The Maritime History of the Great Lakes
Atlanta (Schooner), U106746, sunk, 4 May 1891

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Saginaw, Mich., May 6. -- The schooner ATLANTIC, owned in this city, foundered 20 miles from Whitefish Point, Lake Superior, Monday night, and five of her crew of seven were lost. She was bound from Buffalo to Duluth with coal, in tow of the WILHELM. Her cargo and hull insurance were written by Fleming & McCurdy of Chicago.
      Buffalo Enquirer
      Wednesday, May 6, 1891

Further Particulars About the Loss of the ATLANTA. -- Later particulars show that on Monday morning, when off Sable Bank, a heavy gale from the northeast prevailing, the tow line of the ATLANTA parted at 2 o'clock, 20 miles northwest of No. 10 life-saving station. She stood the breakers until 10 o'clock when she foundered. The crew endeavored to reach the shore in yawls, but five of them perished in the attempt. The crew from the life-saving station put out in the breakers and succeeded in saving two of the ill-fated schooner's men. Their names are John Rickle and Eli Wait.
The ATLANTA was coal laden for Ashland. She was built in 1890 by Davidson of Bay City and owned by Eastman of Saginaw. She was valued at $28,000 and classed A 1 with net tonnage of 570.
      Buffalo Enquirer
      Wednesday, May 7, 1891
The schooner ATLANTA went down in the storm on Lake Superior near Whitefish Point and five of the seven crewmen were drowned when their yawl capsized in the breakers upon reaching shore. The crew took to the yawl boat when it was apparent the schooner was foundering. She lies in 150 feet of water. She was bound from Saginaw to Duluth with coal in tow of the steamer WILHELM. The three masted ATLANTA was new last year and was valued at $28,000.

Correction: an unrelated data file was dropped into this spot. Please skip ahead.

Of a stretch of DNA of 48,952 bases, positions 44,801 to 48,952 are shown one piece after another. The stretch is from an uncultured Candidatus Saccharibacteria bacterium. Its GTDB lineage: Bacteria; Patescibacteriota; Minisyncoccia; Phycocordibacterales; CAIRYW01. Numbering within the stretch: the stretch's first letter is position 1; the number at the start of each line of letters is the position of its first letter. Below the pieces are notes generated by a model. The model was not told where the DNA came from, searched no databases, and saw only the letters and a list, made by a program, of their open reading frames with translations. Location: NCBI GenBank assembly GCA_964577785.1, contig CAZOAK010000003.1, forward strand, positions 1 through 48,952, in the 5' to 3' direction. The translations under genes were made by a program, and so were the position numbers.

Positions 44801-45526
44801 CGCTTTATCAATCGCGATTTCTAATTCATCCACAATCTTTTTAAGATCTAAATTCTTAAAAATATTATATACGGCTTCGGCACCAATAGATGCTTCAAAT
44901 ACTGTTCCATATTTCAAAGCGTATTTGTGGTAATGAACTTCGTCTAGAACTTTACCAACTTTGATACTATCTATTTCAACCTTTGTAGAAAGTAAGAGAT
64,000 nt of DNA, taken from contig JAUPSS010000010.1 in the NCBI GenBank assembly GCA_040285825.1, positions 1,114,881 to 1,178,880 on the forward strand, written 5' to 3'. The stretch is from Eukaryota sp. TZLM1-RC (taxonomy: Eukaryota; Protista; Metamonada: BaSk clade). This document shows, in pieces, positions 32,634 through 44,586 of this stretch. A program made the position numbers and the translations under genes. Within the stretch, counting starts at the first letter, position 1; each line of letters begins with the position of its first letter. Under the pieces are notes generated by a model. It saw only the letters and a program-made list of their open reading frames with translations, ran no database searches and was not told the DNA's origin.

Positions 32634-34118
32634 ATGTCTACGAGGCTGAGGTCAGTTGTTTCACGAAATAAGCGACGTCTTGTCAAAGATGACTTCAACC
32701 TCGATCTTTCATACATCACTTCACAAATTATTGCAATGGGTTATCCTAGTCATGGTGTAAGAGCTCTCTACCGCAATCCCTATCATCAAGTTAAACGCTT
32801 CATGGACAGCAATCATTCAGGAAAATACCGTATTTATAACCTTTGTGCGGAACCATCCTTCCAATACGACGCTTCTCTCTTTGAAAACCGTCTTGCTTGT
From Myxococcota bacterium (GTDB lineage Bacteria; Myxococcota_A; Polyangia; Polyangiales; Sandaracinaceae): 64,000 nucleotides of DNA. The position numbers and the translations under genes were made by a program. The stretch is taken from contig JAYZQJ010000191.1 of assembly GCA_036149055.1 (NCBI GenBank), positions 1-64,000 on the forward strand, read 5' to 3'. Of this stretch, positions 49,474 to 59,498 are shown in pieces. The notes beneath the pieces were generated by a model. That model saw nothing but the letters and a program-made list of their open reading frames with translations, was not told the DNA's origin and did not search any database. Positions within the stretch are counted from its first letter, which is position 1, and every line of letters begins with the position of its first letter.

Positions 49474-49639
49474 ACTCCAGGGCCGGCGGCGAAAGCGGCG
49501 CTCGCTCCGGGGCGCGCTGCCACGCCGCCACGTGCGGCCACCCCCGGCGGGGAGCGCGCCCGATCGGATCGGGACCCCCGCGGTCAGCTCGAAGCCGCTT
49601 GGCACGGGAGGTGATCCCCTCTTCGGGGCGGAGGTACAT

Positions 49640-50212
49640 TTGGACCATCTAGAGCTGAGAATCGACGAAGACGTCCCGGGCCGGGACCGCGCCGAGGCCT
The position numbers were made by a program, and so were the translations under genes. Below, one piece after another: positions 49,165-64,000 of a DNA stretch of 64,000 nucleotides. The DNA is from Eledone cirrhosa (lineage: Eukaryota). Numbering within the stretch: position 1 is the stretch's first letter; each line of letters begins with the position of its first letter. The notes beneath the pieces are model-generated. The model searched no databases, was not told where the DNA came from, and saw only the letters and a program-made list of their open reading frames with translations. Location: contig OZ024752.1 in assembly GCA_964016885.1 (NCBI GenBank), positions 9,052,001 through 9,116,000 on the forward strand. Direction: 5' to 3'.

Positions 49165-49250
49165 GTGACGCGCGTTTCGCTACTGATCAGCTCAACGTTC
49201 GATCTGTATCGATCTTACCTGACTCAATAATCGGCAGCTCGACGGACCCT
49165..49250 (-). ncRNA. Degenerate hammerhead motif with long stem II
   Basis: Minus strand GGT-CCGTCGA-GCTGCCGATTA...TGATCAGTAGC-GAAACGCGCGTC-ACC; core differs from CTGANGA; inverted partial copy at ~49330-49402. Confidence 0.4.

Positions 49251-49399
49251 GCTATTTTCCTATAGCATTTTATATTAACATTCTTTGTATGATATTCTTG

Port Huron Daily Times
      Wednesday, May 11, 1891

      We read in the 'Cleveland Leader' of the loss on Monday last, May 4th, of the barge ATLANTA, commanded by Capt. J. L. Knowlton. The boat foundered near Sable bank, when the crew, numbering seven men, endeavored to save themselves in the yawl boats. Two of the men, who are strangers to us, were saved by the crew from the life saving station, the other five being undoubtedly lost.
      Capt. James Knowlton, who was well known on the island, having lived here the greater part of his early life. We trust he may yet turn up all safe, but fear that he has been one of many who has had to succumb to the perils of the deep. Mr. Knowlton is a son of Mrs. Lafayette Knowlton and a brother of Mrs. Henry Englebeck, of Piccolo, Ottawa county, ohio.
      Sandusky Register
      May 9, 1891 pg. 1 col. 2

Schooner ATLANTA, coal laden, parted her tow-line in a heavy northwest gale on Lake Superior May 7, 1891. After drifting for some hours she foundered and became a total loss through stress of weather. 5 lives lost. Estimated value of vessel and cargo, $37,000.
      Report of the U. S. Weather Bureau
      Wreck of the Great lakes, 1885 to 1893
Schooner ATLANTA. U. S. No. 106746. Of 599.93 tons gross; 569.94 tons net. Built West Bay City, Mich., 1890. Home port, Port Huron, Mich. 172.0 x 34.0 x 12.6
      Merchant Vessel List, U. S., 1890

Media Type:
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Reason: sunk
Lives: 5
Freight: coal
Remarks: Total loss
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  • Michigan, United States
    Latitude: 46.76947 Longitude: -84.95258
William R. McNeil
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Atlanta (Schooner), U106746, sunk, 4 May 1891